GE Right. I know that in your report last year, you noted between ’95 and 2015, the top 11% of income earners went from claiming an eighth to a third of all charitable deductions. And I’m interested in… you mentioned the 2017 tax overhaul. How big an impact did that have as far as changing the trajectory of that trend?
CC I think it’s having a pretty big impact. I mean, if you think about it, there’s just fewer households that itemize, and fewer households then will take that deduction. So that’s the biggest consequence. And I would just play that out to say I think it has implications for the nonprofit charitable sector view. You can say it poses some perils. And if you think about it from if you’re a fundraiser… I remember 30 years ago somebody saying to me…do you know, the 80-20 rule? Eighty percent of your donations come from 20% of your donors, which means you should properly pay attention to your major donors, but, of course, you still are going to have a small-donor program. You’re still going to reach out to get broad support from a wide number of donors. But now think about it. What if we’re at the 99 to one or the 99.5? Meaning almost 99% of your donations come from 1% of your donors. Then you really have to ask yourself, is it really worth having a broad funding base? A broad donor base? So, we think that it affects programs. It affects mission. It affects what gets funded and what the priorities are. So that’s why we should be concerned about top-heavy philanthropy.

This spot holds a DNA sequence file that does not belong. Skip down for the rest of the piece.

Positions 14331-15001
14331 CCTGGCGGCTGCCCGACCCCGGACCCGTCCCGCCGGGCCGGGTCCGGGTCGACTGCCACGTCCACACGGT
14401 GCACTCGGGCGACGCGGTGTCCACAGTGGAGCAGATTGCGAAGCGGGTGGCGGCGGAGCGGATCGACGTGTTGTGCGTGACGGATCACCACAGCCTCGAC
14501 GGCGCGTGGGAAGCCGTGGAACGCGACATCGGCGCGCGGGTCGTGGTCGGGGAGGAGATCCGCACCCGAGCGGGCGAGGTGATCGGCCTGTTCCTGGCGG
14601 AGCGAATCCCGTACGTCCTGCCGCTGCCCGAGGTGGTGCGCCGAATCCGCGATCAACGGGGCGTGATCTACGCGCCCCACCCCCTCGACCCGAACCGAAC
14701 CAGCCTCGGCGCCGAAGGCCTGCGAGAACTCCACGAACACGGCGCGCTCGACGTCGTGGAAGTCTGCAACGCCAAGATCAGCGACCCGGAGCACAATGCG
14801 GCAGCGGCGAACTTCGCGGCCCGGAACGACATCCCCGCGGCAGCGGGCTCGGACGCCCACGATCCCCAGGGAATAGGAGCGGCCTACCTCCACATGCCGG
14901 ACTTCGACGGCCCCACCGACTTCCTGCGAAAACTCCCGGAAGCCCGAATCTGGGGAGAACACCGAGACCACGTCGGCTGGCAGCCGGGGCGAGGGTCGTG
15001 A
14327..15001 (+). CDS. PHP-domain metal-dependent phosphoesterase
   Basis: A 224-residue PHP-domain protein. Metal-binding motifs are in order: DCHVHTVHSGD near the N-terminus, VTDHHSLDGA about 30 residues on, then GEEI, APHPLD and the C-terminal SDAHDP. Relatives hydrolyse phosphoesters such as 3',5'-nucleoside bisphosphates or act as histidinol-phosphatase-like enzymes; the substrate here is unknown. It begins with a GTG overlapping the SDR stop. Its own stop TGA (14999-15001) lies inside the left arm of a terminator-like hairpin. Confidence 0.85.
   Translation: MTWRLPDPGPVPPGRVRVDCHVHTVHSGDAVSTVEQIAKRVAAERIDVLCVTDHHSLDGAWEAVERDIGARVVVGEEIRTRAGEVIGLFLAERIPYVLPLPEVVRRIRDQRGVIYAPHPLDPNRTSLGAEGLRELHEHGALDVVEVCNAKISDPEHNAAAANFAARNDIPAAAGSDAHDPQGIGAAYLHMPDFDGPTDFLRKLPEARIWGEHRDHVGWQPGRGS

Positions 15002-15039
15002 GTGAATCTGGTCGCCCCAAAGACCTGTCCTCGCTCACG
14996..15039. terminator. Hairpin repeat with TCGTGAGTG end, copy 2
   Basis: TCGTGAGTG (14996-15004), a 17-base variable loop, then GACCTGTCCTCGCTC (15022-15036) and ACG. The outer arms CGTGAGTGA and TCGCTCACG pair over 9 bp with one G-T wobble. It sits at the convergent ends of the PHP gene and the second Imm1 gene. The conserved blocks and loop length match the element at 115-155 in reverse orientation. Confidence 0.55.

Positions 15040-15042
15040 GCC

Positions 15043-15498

GE So the, the more concentrated the giving, the larger voice that a handful of individuals do in guiding whatever that nonprofit’s mission is.
CC Exactly. So the risk of mission drift, you know, if you’re a college president, and you basically have four or five mega-donors who make up a substantial amount of your budget or requests, you’re going to bend to meet their interests, whatever they are. You want to be able to say “Yes” to those donors, right? Whatever they’re asking.
GE Right. And as this concentration has become more pronounced, has there been any shift in the makeup of what philanthropies were receiving funding? In other words, has this concentration altered the nature of how money flows have gone into nonprofits? Has it been directed towards fewer groups or fewer segments in the space?